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Subjective response to combined noise and vibration: summation and interaction effects

Subjective response to combined noise and vibration: summation and interaction effects
Subjective response to combined noise and vibration: summation and interaction effects

Laboratory simulations of the noise and vibration in buildings caused by nearby railways have been used to study the effects of simultaneous noise and vibration on subjective responses. Twenty-four subjects attended three sessions during each of which they were presented with six levels of noise combined with six magnitudes of vibration, in all 36 combinations. In Session A the assessment of vibration in the presence of noise was investigated: subjects used the method of magnitude estimation to assign values to indicate their assessment of vibration. In Session B the assessment of noise in the presence of vibration was investigated: values were assigned to indicate assessment of noise. In Session C the combined effects of noise and vibration were investigated: values were assigned to indicate reaction to the combination of the two stimuli. The results suggest that, within the range of magnitudes of stimuli investigated, vibration does not influence the judgement of noise but the judgement of vibration may be increased or reduced by the presence of noise, depending on the relative magnitudes of the two stimuli. The results indicate that although there may be an interaction between the two stimuli, the effect may not be simple or consistent. A reasonable approximation to the total annoyance caused by a combination of noise and vibration can be determined from a summation of the effects of the individual stimuli.

0022-460X
443-454
Howart, H.V.C.
306b5a29-18bb-44fc-ad79-04acaad34e0c
Griffin, M.J.
24112494-9774-40cb-91b7-5b4afe3c41b8
Howart, H.V.C.
306b5a29-18bb-44fc-ad79-04acaad34e0c
Griffin, M.J.
24112494-9774-40cb-91b7-5b4afe3c41b8

Howart, H.V.C. and Griffin, M.J. (1990) Subjective response to combined noise and vibration: summation and interaction effects. Journal of Sound and Vibration, 143 (3), 443-454. (doi:10.1016/0022-460X(90)90734-H).

Record type: Article

Abstract

Laboratory simulations of the noise and vibration in buildings caused by nearby railways have been used to study the effects of simultaneous noise and vibration on subjective responses. Twenty-four subjects attended three sessions during each of which they were presented with six levels of noise combined with six magnitudes of vibration, in all 36 combinations. In Session A the assessment of vibration in the presence of noise was investigated: subjects used the method of magnitude estimation to assign values to indicate their assessment of vibration. In Session B the assessment of noise in the presence of vibration was investigated: values were assigned to indicate assessment of noise. In Session C the combined effects of noise and vibration were investigated: values were assigned to indicate reaction to the combination of the two stimuli. The results suggest that, within the range of magnitudes of stimuli investigated, vibration does not influence the judgement of noise but the judgement of vibration may be increased or reduced by the presence of noise, depending on the relative magnitudes of the two stimuli. The results indicate that although there may be an interaction between the two stimuli, the effect may not be simple or consistent. A reasonable approximation to the total annoyance caused by a combination of noise and vibration can be determined from a summation of the effects of the individual stimuli.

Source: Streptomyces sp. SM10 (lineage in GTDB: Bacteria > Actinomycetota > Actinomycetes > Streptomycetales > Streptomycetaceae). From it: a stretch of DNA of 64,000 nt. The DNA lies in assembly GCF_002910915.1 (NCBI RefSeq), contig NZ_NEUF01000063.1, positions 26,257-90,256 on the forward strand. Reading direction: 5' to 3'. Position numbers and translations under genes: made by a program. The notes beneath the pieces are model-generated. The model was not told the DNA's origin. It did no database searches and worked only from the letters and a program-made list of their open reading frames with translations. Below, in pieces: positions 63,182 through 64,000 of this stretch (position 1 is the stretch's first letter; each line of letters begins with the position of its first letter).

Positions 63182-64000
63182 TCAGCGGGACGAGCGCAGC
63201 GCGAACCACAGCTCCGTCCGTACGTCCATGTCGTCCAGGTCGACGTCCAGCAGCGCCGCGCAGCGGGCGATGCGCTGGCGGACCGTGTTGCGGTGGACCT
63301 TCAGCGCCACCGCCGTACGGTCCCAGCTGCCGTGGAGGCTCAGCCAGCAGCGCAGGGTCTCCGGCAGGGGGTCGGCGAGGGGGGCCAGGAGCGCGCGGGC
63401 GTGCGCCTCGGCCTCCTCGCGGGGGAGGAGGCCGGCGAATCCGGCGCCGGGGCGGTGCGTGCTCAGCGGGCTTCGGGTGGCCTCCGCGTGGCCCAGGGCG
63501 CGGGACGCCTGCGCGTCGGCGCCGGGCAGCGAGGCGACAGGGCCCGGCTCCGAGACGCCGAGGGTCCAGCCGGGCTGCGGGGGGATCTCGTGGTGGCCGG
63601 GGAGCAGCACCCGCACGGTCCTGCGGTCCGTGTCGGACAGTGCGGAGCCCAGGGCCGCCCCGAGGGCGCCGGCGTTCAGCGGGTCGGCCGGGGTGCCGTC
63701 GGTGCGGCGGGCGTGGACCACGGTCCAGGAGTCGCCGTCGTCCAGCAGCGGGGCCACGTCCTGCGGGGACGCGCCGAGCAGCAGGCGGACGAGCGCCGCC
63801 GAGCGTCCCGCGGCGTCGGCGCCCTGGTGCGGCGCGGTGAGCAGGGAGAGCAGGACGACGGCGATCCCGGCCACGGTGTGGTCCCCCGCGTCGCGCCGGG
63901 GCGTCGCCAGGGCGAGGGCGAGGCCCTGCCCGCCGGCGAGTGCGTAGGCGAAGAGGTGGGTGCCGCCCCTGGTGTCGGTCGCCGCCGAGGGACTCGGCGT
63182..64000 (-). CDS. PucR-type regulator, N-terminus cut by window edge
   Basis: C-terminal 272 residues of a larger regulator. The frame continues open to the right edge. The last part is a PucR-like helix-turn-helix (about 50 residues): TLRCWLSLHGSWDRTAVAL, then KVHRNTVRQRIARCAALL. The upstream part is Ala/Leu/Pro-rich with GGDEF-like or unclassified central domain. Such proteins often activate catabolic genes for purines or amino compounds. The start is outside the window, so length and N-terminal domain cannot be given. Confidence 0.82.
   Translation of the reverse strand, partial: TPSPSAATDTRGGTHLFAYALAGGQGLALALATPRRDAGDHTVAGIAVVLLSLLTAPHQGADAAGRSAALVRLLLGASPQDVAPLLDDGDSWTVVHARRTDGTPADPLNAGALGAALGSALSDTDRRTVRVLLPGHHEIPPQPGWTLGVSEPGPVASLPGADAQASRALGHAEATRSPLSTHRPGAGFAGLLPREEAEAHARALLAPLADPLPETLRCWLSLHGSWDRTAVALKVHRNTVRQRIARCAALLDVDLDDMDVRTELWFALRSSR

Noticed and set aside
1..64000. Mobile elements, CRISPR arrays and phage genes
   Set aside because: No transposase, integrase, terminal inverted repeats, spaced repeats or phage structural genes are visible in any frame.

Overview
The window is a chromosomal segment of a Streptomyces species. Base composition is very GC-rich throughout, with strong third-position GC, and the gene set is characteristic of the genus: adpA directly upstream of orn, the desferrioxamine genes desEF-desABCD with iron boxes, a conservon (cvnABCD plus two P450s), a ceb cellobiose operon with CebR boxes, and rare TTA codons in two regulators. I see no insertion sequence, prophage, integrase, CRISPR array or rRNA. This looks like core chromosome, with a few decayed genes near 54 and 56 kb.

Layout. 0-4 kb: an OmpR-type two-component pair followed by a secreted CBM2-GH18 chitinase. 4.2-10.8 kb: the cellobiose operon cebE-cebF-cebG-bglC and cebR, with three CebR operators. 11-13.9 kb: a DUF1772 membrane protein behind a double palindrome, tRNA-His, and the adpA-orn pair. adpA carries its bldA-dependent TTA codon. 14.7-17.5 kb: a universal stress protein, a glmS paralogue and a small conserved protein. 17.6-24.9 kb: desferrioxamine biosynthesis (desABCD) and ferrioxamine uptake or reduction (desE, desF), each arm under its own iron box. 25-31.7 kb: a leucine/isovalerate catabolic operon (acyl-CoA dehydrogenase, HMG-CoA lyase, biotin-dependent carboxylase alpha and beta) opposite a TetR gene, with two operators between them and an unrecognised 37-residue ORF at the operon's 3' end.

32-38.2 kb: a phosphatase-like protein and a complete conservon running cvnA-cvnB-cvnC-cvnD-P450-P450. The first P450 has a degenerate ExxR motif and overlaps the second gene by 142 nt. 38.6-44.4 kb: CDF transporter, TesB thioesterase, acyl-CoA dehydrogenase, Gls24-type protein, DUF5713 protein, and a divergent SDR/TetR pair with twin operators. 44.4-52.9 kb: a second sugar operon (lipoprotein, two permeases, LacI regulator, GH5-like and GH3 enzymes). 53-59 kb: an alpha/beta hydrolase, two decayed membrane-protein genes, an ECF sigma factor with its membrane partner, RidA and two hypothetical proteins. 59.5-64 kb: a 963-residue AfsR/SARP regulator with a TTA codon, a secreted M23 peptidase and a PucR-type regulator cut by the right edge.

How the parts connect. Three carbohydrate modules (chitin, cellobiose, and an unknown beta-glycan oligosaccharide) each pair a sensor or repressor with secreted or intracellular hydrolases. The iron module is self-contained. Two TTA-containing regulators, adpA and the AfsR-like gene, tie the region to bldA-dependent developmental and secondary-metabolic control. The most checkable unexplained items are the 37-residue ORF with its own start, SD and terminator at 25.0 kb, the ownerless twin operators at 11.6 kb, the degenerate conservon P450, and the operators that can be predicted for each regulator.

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More information

Published date: 22 December 1990
Organisations: Human Factors Research Unit

Identifiers

Local EPrints ID: 410875
URI: https://eprints.soton.ac.uk/id/eprint/410875
ISSN: 0022-460X
PURE UUID: 36e7d266-0bfd-46dd-8f5b-7c1522f9bd02
ORCID for M.J. Griffin: ORCID iD orcid.org/0000-0003-0743-9502

Catalogue record

Date deposited: 09 Jun 2017 09:47
Last modified: 14 Mar 2019 01:56

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